In high school, my best friend, Paul McCommon and I were the officers of the Junior Class, which meant it was our responsibility to choose the band for the Junior Senior. In my mind, I had an image of Keith Melton, Dick Brandes, and Danny looking disapprovingly at me if I screwed this up and got a bad band. Actually, I thought Melton would simply beat my ass. So Paul and I got serious when we went to a “showcase” of bands on the celestial Northside of Atlanta….it was on Roswell Road, speaking of wasted brain cells. No amnesia there.
There we picked a band, Threshold, who has a horn section that could mimic Chicago but also deliver the Stones. I did not know it at the time but “Wild Horses” would be my ticket to ride. The band was a huge success, as I passed one of my initiation rites into young adulthood. I later booked the same band twice into Emory.
In high school, my next door neighbor, who was six years older, was in a rock band. Later, he emerged as a major entertainer in Atlanta, and a life-long friend, Elgin Wells. Elgin is the most talented guy I have ever known, including my Austin buddies. He even built his own electric violin which he used in a variety of jazz songs in swanky clubs in the ATL. He introduced me to jazz, namely Horace Silver, Grover Washington, and Les McCann to mention a few.
In college, I hung out at Underground Atlanta, listening to Piano Red tear up a piano at Muehlenbrinks Saloon, and sing some old time blues. But my “go-to” was Dante’s Down the Hatch. There, the Paul Mitchell Trio play nightly in the hold of the boat-shaped club. I got to know Layman Jackson, the lion-bearded bass player who have me a few lessons on the use of a melodic bass,
I had been introduced to trio jazz by Tom Greenbaum, one of my fraternity brothers from Shaker Heights, Ohio. Tom had been hyperactive as a child, and his wise parents put him on piano rather than Ritalin. He knew the entire Sinatra catalog which he slowly taught to me and Mark Jones, our drummer. So many nights in the Sigma Chi house parlor playing until the wee hours. Tom loved Broadway songs, unsurprisingly, and we learned the entire score of Pippin. “Magic to Do” became our opening song, which still inspires me, as we all have magic to do in this amazing life we have. But, “Corner of the Sky” touched me most as it seemed to express the wanderlust that was at the heart of this trio: got to find my corner of the sky.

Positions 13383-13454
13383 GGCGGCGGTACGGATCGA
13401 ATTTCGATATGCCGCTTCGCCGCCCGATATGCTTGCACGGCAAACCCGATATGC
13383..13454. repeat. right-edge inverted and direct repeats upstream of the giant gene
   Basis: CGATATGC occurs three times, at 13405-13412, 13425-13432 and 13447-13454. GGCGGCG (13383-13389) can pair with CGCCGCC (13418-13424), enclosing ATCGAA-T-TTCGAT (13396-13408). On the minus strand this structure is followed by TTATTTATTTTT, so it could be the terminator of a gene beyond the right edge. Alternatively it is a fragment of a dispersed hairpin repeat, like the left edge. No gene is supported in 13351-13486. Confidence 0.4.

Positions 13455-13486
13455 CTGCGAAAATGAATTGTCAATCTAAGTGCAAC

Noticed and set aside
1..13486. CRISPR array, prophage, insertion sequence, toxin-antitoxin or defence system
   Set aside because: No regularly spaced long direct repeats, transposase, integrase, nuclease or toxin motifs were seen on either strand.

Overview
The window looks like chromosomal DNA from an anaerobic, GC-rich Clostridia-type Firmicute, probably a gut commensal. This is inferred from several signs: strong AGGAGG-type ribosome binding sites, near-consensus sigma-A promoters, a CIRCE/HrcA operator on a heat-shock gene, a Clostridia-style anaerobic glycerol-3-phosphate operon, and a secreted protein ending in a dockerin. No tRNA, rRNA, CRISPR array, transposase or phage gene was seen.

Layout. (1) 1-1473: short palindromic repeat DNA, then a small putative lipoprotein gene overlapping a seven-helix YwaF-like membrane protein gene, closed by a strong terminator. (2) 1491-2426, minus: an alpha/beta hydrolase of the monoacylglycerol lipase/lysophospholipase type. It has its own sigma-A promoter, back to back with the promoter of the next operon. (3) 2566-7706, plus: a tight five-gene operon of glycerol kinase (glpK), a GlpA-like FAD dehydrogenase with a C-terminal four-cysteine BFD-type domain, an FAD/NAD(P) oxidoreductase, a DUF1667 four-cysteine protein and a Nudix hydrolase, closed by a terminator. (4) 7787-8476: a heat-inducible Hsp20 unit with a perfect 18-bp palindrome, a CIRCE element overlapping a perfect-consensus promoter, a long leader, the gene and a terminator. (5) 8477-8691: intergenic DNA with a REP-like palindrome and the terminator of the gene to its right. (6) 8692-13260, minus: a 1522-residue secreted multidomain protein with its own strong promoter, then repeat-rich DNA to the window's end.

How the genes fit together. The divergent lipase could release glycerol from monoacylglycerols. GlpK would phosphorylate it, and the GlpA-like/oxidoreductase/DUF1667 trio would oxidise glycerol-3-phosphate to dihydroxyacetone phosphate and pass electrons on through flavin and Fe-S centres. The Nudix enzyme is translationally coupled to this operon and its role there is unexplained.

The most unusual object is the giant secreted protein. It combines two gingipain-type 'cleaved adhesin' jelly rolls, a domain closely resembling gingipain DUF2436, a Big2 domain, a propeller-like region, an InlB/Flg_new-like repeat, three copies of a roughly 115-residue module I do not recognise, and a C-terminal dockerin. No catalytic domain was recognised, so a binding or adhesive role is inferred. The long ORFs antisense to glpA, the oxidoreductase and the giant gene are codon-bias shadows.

But, the real gift from Tom was an intro to the genius of Oscar Peterson, and Ray Brown. The Trio Live album became my life for a couple of years, with the driving melodies and intricate jazz embellishments. That album remains my secret place in which to retreat in moments such as this.
Willie Nelson and Jimmy Buffett made an odd entrance into my heart and soul, while in seminary, living with a few divorcees from the Baptist Church. We called our odd collection of folks living on several acres in the middle of Decatur, Menagerie Farm, because we were. When people asked me about life there, I reported that we drank a lot of beer, listened to Gordon Lightfoot, and got depressed. Pretty accurate description if you add Willie and Buffett to the mix.
When I went to Texas, I was blessed to expand my mind by adding the whole Texas/outlaw repertoire to the mix. Thanks to my friend, Andy Shaw, who was the news director at the local NBC affiliate, I got a gig going to “report” on Willie Nelson’s 4th of July concerts for four years in a row. The first concert was in Luckenbach, where else would it be? The last one, I was allowed a private interview with Willie on his bus. That, my friends, was epic.
Which brings me to Austin, where I got to know a number of artists, spending time in their houses and in studios, getting to know their music and souls. Which brings me back to Chris Wall, my friend that I wrote about last week.
My grief sent me to my old horse, Music. And my horse spoke to me, inviting me to ride her through the night into the dawn of a new day. That is what I have doing for the last week, evoking memories, tears, laughter, a few regrets, but finally a wide smile.
It has been a reminder of how important music is to me, even in the middle of clients to satisfy, projects to complete, and articles to write. It is to my great advantage to line the bed of my life with music, to build in time to practice, to listen, to play. So, it’s Chris’ last gift to me, a reminder of my beloved horse, Music.
The Poet may not be in today, but my steed is saddled and ready.